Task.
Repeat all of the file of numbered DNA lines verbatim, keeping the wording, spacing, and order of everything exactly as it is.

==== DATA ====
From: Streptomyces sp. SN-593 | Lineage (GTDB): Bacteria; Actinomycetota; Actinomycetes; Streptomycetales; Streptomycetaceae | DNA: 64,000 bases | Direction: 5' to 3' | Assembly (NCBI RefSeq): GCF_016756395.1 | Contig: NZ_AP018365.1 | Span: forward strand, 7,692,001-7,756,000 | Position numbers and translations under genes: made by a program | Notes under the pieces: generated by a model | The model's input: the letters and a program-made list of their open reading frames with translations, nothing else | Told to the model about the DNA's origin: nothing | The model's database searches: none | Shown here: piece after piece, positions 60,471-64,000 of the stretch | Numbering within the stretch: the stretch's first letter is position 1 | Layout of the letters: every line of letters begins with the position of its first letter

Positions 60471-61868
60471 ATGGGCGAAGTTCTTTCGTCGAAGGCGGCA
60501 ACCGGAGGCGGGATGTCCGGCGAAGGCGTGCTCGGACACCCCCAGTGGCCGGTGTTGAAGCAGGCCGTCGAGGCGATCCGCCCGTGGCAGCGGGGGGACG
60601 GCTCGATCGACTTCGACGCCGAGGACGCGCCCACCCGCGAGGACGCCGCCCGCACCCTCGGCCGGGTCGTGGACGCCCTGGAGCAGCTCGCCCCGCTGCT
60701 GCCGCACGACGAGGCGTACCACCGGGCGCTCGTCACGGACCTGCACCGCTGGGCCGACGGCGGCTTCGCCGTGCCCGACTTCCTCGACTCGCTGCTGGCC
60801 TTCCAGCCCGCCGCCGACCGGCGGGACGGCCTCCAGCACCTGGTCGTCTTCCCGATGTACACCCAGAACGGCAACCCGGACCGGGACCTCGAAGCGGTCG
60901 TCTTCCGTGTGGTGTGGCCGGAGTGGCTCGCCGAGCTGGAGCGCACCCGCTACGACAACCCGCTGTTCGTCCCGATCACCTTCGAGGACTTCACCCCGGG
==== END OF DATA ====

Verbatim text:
From: Streptomyces sp. SN-593 | Lineage (GTDB): Bacteria; Actinomycetota; Actinomycetes; Streptomycetales; Streptomycetaceae | DNA: 64,000 bases | Direction: 5' to 3' | Assembly (NCBI RefSeq): GCF_016756395.1 | Contig: NZ_AP018365.1 | Span: forward strand, 7,692,001-7,756,000 | Position numbers and translations under genes: made by a program | Notes under the pieces: generated by a model | The model's input: the letters and a program-made list of their open reading frames with translations, nothing else | Told to the model about the DNA's origin: nothing | The model's database searches: none | Shown here: piece after piece, positions 60,471-64,000 of the stretch | Numbering within the stretch: the stretch's first letter is position 1 | Layout of the letters: every line of letters begins with the position of its first letter

Positions 60471-61868
60471 ATGGGCGAAGTTCTTTCGTCGAAGGCGGCA
60501 ACCGGAGGCGGGATGTCCGGCGAAGGCGTGCTCGGACACCCCCAGTGGCCGGTGTTGAAGCAGGCCGTCGAGGCGATCCGCCCGTGGCAGCGGGGGGACG
60601 GCTCGATCGACTTCGACGCCGAGGACGCGCCCACCCGCGAGGACGCCGCCCGCACCCTCGGCCGGGTCGTGGACGCCCTGGAGCAGCTCGCCCCGCTGCT
60701 GCCGCACGACGAGGCGTACCACCGGGCGCTCGTCACGGACCTGCACCGCTGGGCCGACGGCGGCTTCGCCGTGCCCGACTTCCTCGACTCGCTGCTGGCC
60801 TTCCAGCCCGCCGCCGACCGGCGGGACGGCCTCCAGCACCTGGTCGTCTTCCCGATGTACACCCAGAACGGCAACCCGGACCGGGACCTCGAAGCGGTCG
60901 TCTTCCGTGTGGTGTGGCCGGAGTGGCTCGCCGAGCTGGAGCGCACCCGCTACGACAACCCGCTGTTCGTCCCGATCACCTTCGAGGACTTCACCCCGGG